1. INTRODUCTION Spatial statistics, and in particular geostatistics, is concerned with sampling and inference in a spatial environment. The most important feature that distinguishes geostatistics Jay M. Ver Hoef is Biometrician, Alaska Department of Fish and Game, 1300 College Road, Fairbanks, AK 99701 (E-mail: [email protected]). Noel Cressie is Professor, Department of Statistics, The Ohio State University, Columbus, OH, 43210-1247. Ronald Paul Barry is Professor, Department of Mathematical Sciences, University of Alaska, Fairbanks, AK 99775. ©2004 American Statistical Association, Institute of Mathematical Statistics, and Interface Foundation of North America Journal of Computational and Graphical Statistics, Volume 13, Number 2, Pages 1–18 DOI: 10.1198/1061860043498

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J. M. VER HOEF, N. CRESSIE, AND R. P. BARRY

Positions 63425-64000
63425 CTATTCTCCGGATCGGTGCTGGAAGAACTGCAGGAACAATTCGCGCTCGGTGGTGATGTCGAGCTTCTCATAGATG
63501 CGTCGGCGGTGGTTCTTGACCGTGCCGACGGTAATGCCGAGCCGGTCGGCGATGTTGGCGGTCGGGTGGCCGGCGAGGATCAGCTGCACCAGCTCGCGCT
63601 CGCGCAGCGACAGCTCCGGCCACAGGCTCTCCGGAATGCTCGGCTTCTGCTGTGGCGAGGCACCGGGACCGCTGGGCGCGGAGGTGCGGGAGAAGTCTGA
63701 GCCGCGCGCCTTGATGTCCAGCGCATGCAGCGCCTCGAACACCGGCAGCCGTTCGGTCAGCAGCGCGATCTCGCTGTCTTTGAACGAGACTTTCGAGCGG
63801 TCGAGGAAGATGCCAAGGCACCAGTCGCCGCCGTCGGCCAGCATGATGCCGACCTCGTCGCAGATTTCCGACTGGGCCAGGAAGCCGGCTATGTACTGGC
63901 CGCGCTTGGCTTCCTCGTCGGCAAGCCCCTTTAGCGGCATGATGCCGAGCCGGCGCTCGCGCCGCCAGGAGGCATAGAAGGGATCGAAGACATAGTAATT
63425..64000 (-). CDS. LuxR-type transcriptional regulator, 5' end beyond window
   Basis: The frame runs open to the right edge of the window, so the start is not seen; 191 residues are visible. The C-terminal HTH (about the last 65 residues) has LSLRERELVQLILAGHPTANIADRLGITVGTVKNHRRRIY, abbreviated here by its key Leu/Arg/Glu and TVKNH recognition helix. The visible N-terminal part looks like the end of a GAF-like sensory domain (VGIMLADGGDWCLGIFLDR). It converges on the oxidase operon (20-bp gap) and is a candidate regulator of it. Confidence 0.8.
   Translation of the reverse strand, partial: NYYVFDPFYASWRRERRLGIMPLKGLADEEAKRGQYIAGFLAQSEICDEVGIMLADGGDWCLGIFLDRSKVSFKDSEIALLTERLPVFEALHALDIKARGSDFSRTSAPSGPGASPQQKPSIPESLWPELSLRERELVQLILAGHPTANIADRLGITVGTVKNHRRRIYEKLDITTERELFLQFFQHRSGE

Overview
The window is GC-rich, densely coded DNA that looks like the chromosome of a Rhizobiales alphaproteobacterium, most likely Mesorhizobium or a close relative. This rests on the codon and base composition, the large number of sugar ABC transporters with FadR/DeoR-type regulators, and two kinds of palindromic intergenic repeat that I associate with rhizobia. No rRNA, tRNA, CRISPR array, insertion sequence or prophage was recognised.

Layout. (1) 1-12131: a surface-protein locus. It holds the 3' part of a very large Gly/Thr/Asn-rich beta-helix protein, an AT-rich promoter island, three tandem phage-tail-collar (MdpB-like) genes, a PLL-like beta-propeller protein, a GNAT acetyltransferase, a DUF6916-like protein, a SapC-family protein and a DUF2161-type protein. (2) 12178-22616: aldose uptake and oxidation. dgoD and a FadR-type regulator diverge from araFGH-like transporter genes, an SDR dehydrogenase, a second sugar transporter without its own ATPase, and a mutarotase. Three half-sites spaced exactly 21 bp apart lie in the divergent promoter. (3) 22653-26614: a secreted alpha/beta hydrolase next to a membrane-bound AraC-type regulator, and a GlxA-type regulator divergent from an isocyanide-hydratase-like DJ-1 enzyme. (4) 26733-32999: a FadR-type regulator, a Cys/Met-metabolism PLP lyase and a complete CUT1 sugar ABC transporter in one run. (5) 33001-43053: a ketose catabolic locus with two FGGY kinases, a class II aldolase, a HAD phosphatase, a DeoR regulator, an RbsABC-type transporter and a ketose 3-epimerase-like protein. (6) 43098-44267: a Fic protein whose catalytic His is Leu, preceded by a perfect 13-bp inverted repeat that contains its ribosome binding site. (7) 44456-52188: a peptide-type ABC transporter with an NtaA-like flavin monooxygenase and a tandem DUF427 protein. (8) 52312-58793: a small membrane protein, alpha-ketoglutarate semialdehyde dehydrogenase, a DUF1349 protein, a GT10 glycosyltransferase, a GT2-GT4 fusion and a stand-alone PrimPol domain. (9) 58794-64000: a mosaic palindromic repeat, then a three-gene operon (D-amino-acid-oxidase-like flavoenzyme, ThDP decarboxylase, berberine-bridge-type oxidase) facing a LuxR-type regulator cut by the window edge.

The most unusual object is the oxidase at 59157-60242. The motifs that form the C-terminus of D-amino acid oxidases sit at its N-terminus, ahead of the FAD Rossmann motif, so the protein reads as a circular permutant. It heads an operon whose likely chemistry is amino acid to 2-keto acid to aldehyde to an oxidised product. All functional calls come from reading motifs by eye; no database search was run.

from classical statistics is that geostatistics uses the spatial coordinates to model statistical dependence among data, rather than assuming that the data are independent. The spatial dependence is often termed autocorrelation, if the data are of one type (e.g., the yield of grain at various locations); if the data are of different types (e.g., the yield of grain and concentration of nitrogen at various, sometimes different locations), it is often termed crosscorrelation. Models for spatial autocorrelation and spatial cross-correlation are constrained so that for all possible sets of locations, the covariance matrix implied from the models remains nonnegative definite. Several models have been developed for autocorrelation, the most popular being the spherical, exponential, and linear (see Cressie 1993, sec. 2.3, for a list that includes these and others). For cross-correlation, coregionalization models have been proposed (Journel and Huijbregts 1978, p. 171; Isaaks and Srivastava 1989, p. 390; Goovaerts 1997, p. 107). However, there have been problems finding very flexible classes of coregionalization models that satisfy the nonnegative-definiteness constraint referred to above. Daley (1991, chap. 5) gave cross-correlation models derived from physical principles such as geostrophy in atmospheric science. In an article that develops moving-average forms of cross-covariance, as does our article, Gaspari and Cohn (1999) gave analytical expressions for limited classes of autocovariance and cross-covariance functions. In geostatistics, it is common to express spatial dependence through variograms and cross-variograms rather than through autocorrelation and cross-correlation. Variograms and cross-variograms have the potential to yield slightly more general classes of spatial dependence. However, to realize the potential of this extra generality has proved problematic. For example, the coregionalization models require that the cross-variogram and each of the component variograms must share the same basic set of variogram models, and so it is quite restrictive (Papritz, Kunsch, and Webster 1993; Helterbrand and Cressie 1994; Goovaerts 1997, p. 123; Ver Hoef and Barry 1998; and Yao and Journel 1998). It will be seen that by considering autocorrelation and cross-correlation and building models based on the fast Fourier transform (FFT), considerable progress can be made. Yao and Journel (1998) also considered using the FFT, but their approach is different than ours. First, they modeled nonparametrically by computing the empirical covariance and then smoothing it in the spectral domain to attain the positive-definiteness condition. Thus, they did not specify any covariance or variogram a priori. Second, they did not actually produce covariance models for continuous lags. Because of the discrete nature of the FFT, the back transformation from the spectral domain to the spatial domain produces a covariance table for discrete lag values only; Yao and Journel (1998) suggested using the nearest available lag value from the covariance table. Moving averages are an intuitive way to construct valid statistical models for spatial data, and this has been recognized sporadically in the past, with textbook treatments given by Yaglom (1987a,b), Matern (1986), and Thiebaux and Pedder (1987). However, there are some practical problems associated with these moving-average representations. First, they depend on integrals that may be difficult or impossible to solve analytically. [Gaspari and Cohn (1999) gave analytical expressions for limited classes of autocovariance and crosscovariance functions.] When integral solutions are possible, the method is flexible enough